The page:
I am sick and tired of the letter from the speech therapist that visited my five-year-old’s classroom and decided my son needed therapy. I am sick and tired of reading how my son, who was fully bilingual in Dutch and English even before moving to the Netherlands two years ago, “pronounces his Rs in the Anglo way, rather than the Continental rolling R. We are aware, of course, he speaks English with his mother at home.” I am sick and tired of sitting through Easter brunch with extended relatives wondering about what my children miss because “there isn’t proper Dutch spoken at home.” I am sick and tired of knowing what riches my children grow up with, having a mother who is other and more, and hearing it framed as poverty. 

I am sick and tired of my insecurity in ignoring this letter and that the only thing stopping me from caving is an American bravado à la Kid Rock. Fuck me for having something in common with Kid Rock. 

I am sick and tired of saying nothing when someone says to me, “But I don’t think of you as Asian (non-white),” like it’s a compliment, or nodding like “I guess you’re right” when they declare, “Gender has nothing to do with this,” or making myself as small as possible when someone says, “We should consider what it means that we’re sitting in this entirely white, Northern European room...” 

I am sick and tired of laughing at jokes I don’t think are funny. I am sick and tired of smiling.

I am sick and tired of blaming “the medium of communication” when we get into an argument, instead of facing the fact that we seriously don’t agree.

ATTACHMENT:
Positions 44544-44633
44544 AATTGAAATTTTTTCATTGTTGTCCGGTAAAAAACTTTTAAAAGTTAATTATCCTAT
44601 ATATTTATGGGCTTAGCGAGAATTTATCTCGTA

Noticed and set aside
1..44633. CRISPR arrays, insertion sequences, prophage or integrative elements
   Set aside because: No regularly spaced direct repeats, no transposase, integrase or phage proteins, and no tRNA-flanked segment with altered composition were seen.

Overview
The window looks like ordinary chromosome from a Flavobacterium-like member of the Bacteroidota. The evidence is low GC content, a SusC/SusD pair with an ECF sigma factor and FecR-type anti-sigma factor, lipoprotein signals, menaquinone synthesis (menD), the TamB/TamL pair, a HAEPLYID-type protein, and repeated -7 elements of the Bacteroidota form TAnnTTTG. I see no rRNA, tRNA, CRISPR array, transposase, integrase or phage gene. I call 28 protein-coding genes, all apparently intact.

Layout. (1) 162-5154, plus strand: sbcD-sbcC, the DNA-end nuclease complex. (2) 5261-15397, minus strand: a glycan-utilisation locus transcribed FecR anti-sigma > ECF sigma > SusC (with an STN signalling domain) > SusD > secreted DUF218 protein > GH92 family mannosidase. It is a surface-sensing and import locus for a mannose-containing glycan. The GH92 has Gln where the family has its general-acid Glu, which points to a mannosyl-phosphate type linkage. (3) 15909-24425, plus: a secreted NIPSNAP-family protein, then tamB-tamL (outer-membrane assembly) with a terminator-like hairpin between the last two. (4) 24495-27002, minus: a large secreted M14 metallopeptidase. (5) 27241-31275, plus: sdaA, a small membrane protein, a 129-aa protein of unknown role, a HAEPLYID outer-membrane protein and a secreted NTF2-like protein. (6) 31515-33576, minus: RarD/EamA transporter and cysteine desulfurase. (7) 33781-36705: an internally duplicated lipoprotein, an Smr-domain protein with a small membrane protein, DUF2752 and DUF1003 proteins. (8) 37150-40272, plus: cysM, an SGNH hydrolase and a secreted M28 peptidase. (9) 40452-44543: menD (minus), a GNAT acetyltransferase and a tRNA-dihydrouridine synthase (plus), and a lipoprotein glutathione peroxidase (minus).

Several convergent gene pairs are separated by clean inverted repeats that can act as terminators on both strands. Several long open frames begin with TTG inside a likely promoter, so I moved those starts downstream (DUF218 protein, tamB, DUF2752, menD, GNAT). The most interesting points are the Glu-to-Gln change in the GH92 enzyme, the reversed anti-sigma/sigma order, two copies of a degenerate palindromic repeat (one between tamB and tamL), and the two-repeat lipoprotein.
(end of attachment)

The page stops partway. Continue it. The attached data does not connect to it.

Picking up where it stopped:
I am sick and tired of how my friend Fiep actually told me those last two and is usually the smartest person in the room. I am sick and tired of how I organized a poetry reading where she was supposed to interview two boring old white guys, and those guys wouldn’t let her say a word, because they were too busy educating the audience about Lorca being an important poet – and telling the organizers to bring more beer onstage – and how she and we were all too polite and paralyzed in our chairs to tell their boring old white guy shit to fuck off.

I am sick and tired of reassuring people, when I really think they fucked up, because then it makes me complicit with their fucking up. Or it makes it seem like their fuck up is understandable or plausible to me, when actually I would never have done that myself.

I am sick and tired of how, at the train station kiosk, two coffees came out, and the white woman who was behind me in line went straight up to take one, while the black woman next to me and I went back and forth saying, “You take it. No, you take it. No, I think you were first.” I am sick and tired of how manners and etiquette are considered characteristics of the ruling class, when experience always tells us otherwise.

I am sick and tired of being in trains or buses or waiting for my daughter to get out of dance class or anywhere else and having middle-aged men walk into me or stand with their backs pressed into me and having to remind them that I exist and am a sentient person even though I am not another middle-aged man or an attractive 25-year-old single lady. This doesn’t make me wish I were a middle-aged man or an attractive 25-year-old single lady; it just makes me wish you’d all get out of my space.